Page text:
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|"QUANTUM SHOT" #568|
Link - article by Avi Abrams
Also Read: Part 1, Part 2
Awe-Inspiring Construction of Mountain Highway Bridges in China
China is home to some of the most spectacular mountains, and some of the deepest gorges that need to be spanned with ridiculously tall bridges - and all these infrastructure projects are supposed to be good for Chinese economy.
There is only one problem: the amount of jaws dropped into the gorges by awestruck tourists and the sense of professional envy these bridges inspire in architects around the world, itching to land a similarly grand project:
Building West Hubei and Shanghai Chengdu Expressway Bridge - some 1365 meters in length, towering 650 meters over the bottom of the gorge (images via)
You need to build a bridge over THAT? (this is what passes for a "mountain valley" in China) -
Well, this will require piers at least 150m tall -
A concept rendering of a bridge that has been actually completed in September 2008 as part of Jinji Expressway:
Construction goes on with the help of rockets and guided "missiles" (with a cable attached to them) -
Vertigo smorgasbord for all tastes:
Built for Tarzan:
A drive from Shanghai to Chengdu promises to be spectacular.... some mountain tunnels in China are even decorated with special lighting effects:
This is Guizhou Beipanjiang Bridge, built for the Shanghai-Kunming highway: 1564 meters long, stretching about 370 meters above the waters - the second tallest bridge in the world.
(images source, via)
An old design (not used) was not too shabby, either... strongly suggesting the Great Millau Bridge (see here) -
More interesting Chinese bridges
Beipanjiang river railroad bridge in Guizhou:
(image source, via)
This one almost copies the overall shape (without the underlying mechanics) of Gateshead Millennium Bridge, which we covered in Part 1 - this is Sanhao Bridge over Hunhe River in Shenyang, Liaoning Province:
Night time illumination on the Dashengguan bridge (right: bridge in Nanning) -
Fuling Yangtze River Bridge:
Big Red Dragon needs Big Red Bridges, it seems: Taiping Lake Bridge in Anhui Province -
"If you demolish bridges behind you, then there is no choice but forward" (bad motivational advice)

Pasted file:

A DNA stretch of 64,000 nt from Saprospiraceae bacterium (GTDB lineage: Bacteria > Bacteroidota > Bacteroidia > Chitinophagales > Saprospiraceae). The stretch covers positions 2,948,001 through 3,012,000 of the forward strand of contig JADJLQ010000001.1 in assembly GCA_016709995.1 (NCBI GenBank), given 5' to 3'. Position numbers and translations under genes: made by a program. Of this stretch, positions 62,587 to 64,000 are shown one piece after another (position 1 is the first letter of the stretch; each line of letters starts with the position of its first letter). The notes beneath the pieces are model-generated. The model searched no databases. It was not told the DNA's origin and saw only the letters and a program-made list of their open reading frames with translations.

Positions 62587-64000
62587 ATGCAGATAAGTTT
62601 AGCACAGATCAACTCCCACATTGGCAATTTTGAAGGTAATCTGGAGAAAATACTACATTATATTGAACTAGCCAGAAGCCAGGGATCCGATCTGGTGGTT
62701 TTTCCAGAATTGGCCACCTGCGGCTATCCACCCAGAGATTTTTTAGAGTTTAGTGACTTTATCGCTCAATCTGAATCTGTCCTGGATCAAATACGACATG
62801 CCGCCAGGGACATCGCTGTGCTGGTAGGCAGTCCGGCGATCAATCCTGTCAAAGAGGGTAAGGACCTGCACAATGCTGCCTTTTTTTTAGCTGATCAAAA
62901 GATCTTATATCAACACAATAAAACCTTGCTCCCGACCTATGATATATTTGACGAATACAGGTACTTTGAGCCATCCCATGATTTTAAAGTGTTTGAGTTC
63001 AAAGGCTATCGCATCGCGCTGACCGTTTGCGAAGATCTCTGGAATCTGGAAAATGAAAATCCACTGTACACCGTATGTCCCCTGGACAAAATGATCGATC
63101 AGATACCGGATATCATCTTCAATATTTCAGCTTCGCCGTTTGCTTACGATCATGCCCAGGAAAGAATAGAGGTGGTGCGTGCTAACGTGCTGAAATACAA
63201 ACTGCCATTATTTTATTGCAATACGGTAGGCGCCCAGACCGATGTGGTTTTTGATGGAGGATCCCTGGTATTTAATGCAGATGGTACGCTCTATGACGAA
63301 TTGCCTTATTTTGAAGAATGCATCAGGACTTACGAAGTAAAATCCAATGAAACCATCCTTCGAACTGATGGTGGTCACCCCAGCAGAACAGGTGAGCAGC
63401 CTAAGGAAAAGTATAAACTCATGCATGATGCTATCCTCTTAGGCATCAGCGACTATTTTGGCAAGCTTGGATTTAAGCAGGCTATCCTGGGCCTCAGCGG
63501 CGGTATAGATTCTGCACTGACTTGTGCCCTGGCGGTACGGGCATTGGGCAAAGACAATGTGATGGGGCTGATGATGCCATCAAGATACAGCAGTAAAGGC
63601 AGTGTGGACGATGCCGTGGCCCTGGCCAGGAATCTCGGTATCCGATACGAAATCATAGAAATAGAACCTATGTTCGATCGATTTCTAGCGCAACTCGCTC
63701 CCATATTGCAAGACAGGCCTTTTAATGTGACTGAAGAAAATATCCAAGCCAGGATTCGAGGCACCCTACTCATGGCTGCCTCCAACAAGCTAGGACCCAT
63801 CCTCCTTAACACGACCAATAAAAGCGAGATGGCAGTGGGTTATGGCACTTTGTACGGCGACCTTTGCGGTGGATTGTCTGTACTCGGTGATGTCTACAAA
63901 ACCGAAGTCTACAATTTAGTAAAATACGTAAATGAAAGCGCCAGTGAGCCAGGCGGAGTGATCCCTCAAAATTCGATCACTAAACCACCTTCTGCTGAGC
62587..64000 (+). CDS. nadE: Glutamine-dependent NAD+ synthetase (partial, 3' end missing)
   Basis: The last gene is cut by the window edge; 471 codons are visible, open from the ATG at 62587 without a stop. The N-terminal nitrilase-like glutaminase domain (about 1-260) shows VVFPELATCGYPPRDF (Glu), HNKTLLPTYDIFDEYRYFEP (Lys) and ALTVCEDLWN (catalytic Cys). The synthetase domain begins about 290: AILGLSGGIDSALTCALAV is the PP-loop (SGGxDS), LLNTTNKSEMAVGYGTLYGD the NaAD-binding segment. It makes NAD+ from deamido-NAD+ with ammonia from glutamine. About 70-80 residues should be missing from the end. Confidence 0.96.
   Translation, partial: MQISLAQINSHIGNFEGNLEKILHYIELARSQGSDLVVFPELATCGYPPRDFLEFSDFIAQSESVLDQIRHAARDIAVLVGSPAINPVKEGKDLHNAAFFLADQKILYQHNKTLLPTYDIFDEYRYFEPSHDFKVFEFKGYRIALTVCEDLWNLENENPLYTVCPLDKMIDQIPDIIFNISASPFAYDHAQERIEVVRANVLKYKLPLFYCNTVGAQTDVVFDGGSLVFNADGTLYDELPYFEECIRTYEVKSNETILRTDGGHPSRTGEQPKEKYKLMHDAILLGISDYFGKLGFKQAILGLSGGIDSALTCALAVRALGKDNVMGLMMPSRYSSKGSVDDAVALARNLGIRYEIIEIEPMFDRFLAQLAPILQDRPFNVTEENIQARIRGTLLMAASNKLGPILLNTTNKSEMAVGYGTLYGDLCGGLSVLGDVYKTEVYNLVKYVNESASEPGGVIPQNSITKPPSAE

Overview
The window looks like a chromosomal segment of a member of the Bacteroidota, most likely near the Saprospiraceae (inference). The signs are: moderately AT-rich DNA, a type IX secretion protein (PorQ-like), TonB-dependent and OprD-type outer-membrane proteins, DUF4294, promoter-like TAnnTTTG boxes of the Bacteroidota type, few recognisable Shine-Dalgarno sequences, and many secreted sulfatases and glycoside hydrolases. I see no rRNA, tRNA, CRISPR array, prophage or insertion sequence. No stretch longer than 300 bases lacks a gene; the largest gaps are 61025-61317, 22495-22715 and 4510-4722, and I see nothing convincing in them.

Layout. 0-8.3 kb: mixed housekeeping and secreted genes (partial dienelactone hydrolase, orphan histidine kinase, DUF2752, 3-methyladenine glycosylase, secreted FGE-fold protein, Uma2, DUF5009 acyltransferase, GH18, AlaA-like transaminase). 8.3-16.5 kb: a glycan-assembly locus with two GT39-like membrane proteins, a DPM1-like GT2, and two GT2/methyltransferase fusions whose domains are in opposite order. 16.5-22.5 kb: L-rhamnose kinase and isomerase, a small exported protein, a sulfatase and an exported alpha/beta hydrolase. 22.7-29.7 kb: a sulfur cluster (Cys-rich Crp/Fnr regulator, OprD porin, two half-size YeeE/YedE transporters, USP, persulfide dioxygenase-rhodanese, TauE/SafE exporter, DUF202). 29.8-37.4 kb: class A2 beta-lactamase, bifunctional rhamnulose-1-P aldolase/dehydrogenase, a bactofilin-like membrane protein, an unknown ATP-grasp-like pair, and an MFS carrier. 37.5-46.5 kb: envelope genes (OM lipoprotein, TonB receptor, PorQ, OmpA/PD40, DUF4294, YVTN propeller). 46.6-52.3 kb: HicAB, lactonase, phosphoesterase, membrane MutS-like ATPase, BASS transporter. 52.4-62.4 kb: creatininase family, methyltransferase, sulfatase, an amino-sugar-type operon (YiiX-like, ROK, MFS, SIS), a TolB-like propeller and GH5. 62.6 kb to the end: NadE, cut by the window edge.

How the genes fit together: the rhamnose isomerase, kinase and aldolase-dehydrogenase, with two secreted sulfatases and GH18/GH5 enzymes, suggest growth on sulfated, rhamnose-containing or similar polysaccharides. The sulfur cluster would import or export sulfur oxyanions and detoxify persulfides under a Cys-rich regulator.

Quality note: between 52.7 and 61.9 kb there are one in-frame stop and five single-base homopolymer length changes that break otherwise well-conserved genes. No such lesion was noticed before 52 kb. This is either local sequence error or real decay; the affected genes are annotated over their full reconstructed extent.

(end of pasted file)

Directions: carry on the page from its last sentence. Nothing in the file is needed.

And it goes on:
Transporting bridges can indeed be a beautiful sight (Portlanders were treated to such scenes in 2007, for example, when Port of Portland's old bridge center section was replaced). Pictured here is the Pentele bridge in Dunaújváros, Hungary:
Controlled demolition of bridges can be a fantastic job: this spectacular photo shows the end of the old Jamestown bridge in Rhode Island (also watch video)
Photo by Tom Cote, National Geographic
Notable Bridges Around the World
As we continue to cover some of the most impressive (tallest, longest, etc.) bridges, Dubai's "Largest Arch Bridge", planned for 2012 (not sure, if it's still on schedule), surprises with the graceful curves - more info
The mighty Humber Bridge in Hull, England, comes to mind next:
(images via 1, 2)
Even though it's only fifth-largest suspension single-span bridge in the world, it's also quite graceful and inspiring in its arching curve. Before the bridge was built, local folks had to use hovercraft service - it was unreliable, plagued with mechanical problems, but an adventure in itself (in a sooty- dieselpunkish way)
Treat your eyes on these classic shots of the Humber Bridge's "vanishing point" -
(images credit: Nick Holowka and BBC)
The Confederation Bridge linking Prince Edward Island and New Brunswick, Canada, is extremely long and looks like a leasurely white snake floating in deep blue waters when seen from above:
Their site has impressive pictures of waterspout occurring in vicinity... Impressive efforts of mother nature and human engineering combined:
(images credit: ConfederationBridge.com)
Another snake... This one is Chinese: Donghai Bridge, from Luchao Harbour City near Shanghai to a small island (more info) -
Russian futurism.... a bridge in Siberia... dreamy....
(art by Tekhnika Molodezhi, 1974)
Also, we just have to mention the proposed Alaskan Bridge, really a "Bridge to Nowhere", a bizarre project which got some money for the state under Sara Palin, but was mercifully put to rest thereafter... "I have a bridge to sell you up in Alaska"... no, thanks! The story about it can be watched here.
Mystery and Beauty of Historic Bridges
A magical evening on a bridge in Bruges, Belgium:
Photos by Avi Abrams
The Forth Bridge in Scotland, which spans the Firth of Forth, should not be confused with the Forth Road bridge that's nearby. This rail bridge is best enjoyed at sunset:
(image credit: George Gastin)
Teufels Brucke at the Andermatt station in Switzerland:
(images credit: dwb)
Dangerous Bridge Crossings
You know how they say "build bridges instead of walls and you will have a friend"? If you build bridges like these, though, you may end up with enemies instead.
Crossing some of these rickety structures requires guts, skills and a prayer; and some others can provide the excitement (which is a good thing) -
Animals don't seem to mind, or maybe they just can't express it...
Bridges in Pakistan... or actually absence of them
CONTINUE TO PART TWO! ->
ALSO READ ABOUT MILLAU VIADUCT! ->
Don't miss Part 1 and Part 2 of this series. Also Read: Astounding Japanese Bridges, Highways and Intersections
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